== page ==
“I was asked about my salary history at a job interview. Is that OK?”
February 15, 2018
Lía Fiol-Matta, Esq. and Ty Hyderally, Esq.
Whether a prospective employer can inquire about salary history in a job interview depends on several factors. In his first official act as Governor of New Jersey, Phil Murphy signed an Executive Order effective February 1, 2018, prohibiting State entities from asking employment applicants about their current or prior salaries unless a conditional offer of employment has been made. An applicant can volunteer the information, but, if the applicant refuses to do so, the refusal cannot be considered in employment decisions. Although the Executive Order only covers State agencies, it could potentially apply to more job seekers if the Legislature presents the Governor with a bill extending its protections to private businesses.
Through this Executive Order, New Jersey joins other jurisdictions, states and cities, seeking to protect workers from gender-based pay disparity and to promote that workers be compensated based on their work and the services they provide, regardless of gender. In May 2017, New York City became the first municipality in the nation to enforce a salary history ban, when The Hon. Mayor Bill de Blasio signed Intro. 1253, expanding an Executive Order of November 2016 to include both private and public employers in the prohibition against inquiring about salary history during the hiring process. “It is unacceptable that we’re still fighting for equal pay for equal work. The simple fact is that women and people of color are frequently paid less for the same work as their white, male counterparts”, said Mayor De Blasio.
New York Labor Law Section 194 makes it unlawful for an employer to pay an employee less than an employee of the opposite sex for equal work when the performance of the job requires equal skill, effort and responsibility, and is performed under similar working conditions. Some exceptions to this rule are when the wage differential is based on a seniority system, merit system, measuring earnings based on production, or a genuine factor other than sex, such as education, training, or experience.
Federal law prohibits employers from discriminating against an individual with respect to pay, benefits or terms and conditions of employment because of the person’s sex. Title VII of the Civil Rights Act of 1964 prohibits employment discrimination based on an individual’s sex. Title VII claims must be filed with the US Equal Employment Opportunity Commission (EEOC) before they can be brought in court. The Equal Pay Act of 1963 (EPA) prohibits discrimination in compensation based on sex and claims can be filed either with the EEOC or directly with the court. Under the EPA, equal work means jobs requiring equal skill, effort and responsibility and performed under similar working conditions.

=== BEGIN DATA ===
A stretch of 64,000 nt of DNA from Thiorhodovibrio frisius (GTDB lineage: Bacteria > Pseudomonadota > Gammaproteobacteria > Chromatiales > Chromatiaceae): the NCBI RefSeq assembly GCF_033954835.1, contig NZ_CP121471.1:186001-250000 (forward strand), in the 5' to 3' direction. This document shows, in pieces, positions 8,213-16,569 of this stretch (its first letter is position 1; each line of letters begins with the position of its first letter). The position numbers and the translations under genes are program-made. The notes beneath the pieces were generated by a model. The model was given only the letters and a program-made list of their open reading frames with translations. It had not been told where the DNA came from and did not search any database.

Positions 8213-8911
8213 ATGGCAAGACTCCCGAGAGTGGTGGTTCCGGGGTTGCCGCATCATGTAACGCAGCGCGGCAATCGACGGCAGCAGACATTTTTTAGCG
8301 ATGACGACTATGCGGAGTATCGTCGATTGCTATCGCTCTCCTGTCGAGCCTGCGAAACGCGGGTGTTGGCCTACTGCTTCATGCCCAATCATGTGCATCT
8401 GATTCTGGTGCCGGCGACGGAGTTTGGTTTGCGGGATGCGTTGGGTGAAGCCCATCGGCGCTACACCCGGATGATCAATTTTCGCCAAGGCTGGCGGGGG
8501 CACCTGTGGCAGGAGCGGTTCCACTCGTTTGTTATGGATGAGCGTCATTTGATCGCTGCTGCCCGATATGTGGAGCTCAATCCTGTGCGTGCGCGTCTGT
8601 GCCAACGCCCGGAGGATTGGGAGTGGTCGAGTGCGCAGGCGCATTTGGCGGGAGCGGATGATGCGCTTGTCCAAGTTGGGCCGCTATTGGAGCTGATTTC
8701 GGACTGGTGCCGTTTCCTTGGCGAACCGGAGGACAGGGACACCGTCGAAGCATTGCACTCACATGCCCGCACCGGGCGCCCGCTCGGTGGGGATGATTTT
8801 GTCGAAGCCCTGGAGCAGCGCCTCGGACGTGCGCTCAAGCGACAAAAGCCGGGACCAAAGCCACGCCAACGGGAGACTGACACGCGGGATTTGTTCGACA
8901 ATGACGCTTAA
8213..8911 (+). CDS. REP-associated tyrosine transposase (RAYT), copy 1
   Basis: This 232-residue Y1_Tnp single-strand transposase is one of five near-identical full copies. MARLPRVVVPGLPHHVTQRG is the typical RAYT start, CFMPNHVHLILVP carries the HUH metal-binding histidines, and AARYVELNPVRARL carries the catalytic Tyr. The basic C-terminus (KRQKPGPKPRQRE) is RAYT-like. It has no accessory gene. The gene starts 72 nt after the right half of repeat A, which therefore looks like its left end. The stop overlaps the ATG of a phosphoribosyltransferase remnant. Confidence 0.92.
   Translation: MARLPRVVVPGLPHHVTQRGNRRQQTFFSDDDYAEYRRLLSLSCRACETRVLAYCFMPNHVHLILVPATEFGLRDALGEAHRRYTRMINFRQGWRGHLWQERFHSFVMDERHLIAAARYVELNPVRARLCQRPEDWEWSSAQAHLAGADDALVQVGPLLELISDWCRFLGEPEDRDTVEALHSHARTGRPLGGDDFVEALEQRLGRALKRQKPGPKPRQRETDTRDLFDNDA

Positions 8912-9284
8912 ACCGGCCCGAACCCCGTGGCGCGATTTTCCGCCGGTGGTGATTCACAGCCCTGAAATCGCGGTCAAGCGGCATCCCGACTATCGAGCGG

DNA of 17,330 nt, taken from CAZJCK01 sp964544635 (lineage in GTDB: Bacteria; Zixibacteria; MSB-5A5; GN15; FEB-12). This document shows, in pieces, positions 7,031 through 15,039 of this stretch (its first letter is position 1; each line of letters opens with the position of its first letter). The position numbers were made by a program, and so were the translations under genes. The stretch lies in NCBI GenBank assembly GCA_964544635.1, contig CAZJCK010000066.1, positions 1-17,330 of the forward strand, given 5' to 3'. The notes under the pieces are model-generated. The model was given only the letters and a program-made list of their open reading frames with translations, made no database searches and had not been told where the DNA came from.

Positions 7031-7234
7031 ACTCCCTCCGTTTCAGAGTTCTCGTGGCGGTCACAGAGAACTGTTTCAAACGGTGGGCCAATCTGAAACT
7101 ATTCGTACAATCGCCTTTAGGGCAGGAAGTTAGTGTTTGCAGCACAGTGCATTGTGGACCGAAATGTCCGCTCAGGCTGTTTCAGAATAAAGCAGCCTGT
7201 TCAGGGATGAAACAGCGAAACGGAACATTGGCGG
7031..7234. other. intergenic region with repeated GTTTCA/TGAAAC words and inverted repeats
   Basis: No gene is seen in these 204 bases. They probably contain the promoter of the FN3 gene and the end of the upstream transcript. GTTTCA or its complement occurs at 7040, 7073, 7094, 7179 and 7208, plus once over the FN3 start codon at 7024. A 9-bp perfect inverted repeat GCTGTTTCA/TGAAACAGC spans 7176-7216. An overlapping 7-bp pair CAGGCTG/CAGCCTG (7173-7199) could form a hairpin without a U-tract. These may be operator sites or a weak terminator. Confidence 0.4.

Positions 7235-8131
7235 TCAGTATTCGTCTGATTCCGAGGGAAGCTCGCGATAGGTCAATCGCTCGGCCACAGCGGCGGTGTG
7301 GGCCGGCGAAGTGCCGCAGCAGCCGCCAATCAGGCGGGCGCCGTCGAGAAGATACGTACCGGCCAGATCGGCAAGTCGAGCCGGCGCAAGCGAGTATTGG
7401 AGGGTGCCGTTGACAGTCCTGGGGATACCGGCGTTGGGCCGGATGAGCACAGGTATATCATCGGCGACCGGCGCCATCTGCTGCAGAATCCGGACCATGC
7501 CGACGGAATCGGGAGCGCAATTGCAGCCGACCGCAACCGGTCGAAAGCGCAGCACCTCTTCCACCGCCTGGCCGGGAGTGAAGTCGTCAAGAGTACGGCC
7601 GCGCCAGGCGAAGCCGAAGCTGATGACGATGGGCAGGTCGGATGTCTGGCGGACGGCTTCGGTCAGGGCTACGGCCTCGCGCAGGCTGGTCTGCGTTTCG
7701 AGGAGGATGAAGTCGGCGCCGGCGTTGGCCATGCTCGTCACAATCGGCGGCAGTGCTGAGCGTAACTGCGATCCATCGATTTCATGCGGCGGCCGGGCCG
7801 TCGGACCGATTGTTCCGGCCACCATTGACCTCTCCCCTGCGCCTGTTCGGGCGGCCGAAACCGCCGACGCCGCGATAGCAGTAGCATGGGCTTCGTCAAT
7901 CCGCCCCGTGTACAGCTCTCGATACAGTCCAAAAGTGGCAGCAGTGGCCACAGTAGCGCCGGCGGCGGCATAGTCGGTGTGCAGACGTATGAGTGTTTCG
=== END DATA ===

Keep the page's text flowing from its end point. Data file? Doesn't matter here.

New Jersey laws protect against employment discrimination based on an individual’s sex. The Law Against Discrimination (LAD) protects against gender-based wage disparity and claims can be filed with the New Jersey Division on Civil Rights (NJDCR) or directly in court. Another State law, N.J.S.A. 34:11-56.1 et.seq., prohibits employers from discriminating in the payment of wages to employees because of gender. Claims may be filed with the New Jersey Department of Labor and Workforce Development (NJDLWD) or directly in court.
If you are asked about your current or previous salary at a job interview for a State entity in New Jersey, when a conditional job offer has not been made, you do not need to provide the information. You have a right to be considered for the salary you believe you deserve. While a violation of the Executive Order does not create a private right of action, if you believe a prospective employer has violated Gov. Murphy’s Executive Order promoting equal pay and gender equity, you may report the violation to the Governor’s Office of Employee Relations, which shall investigate the matter and take appropriate measures.
This blog is for informational purposes only. It does not constitute legal advice, and may not reasonably be relied upon as such. If you face a legal issue, you should consult a qualified attorney for independent legal advice with regard to your particular set of facts. This blog may constitute attorney advertising. This blog is not intended to communicate with anyone in a state or other jurisdiction where such a blog may fail to comply with all laws and ethical rules of that state of jurisdiction.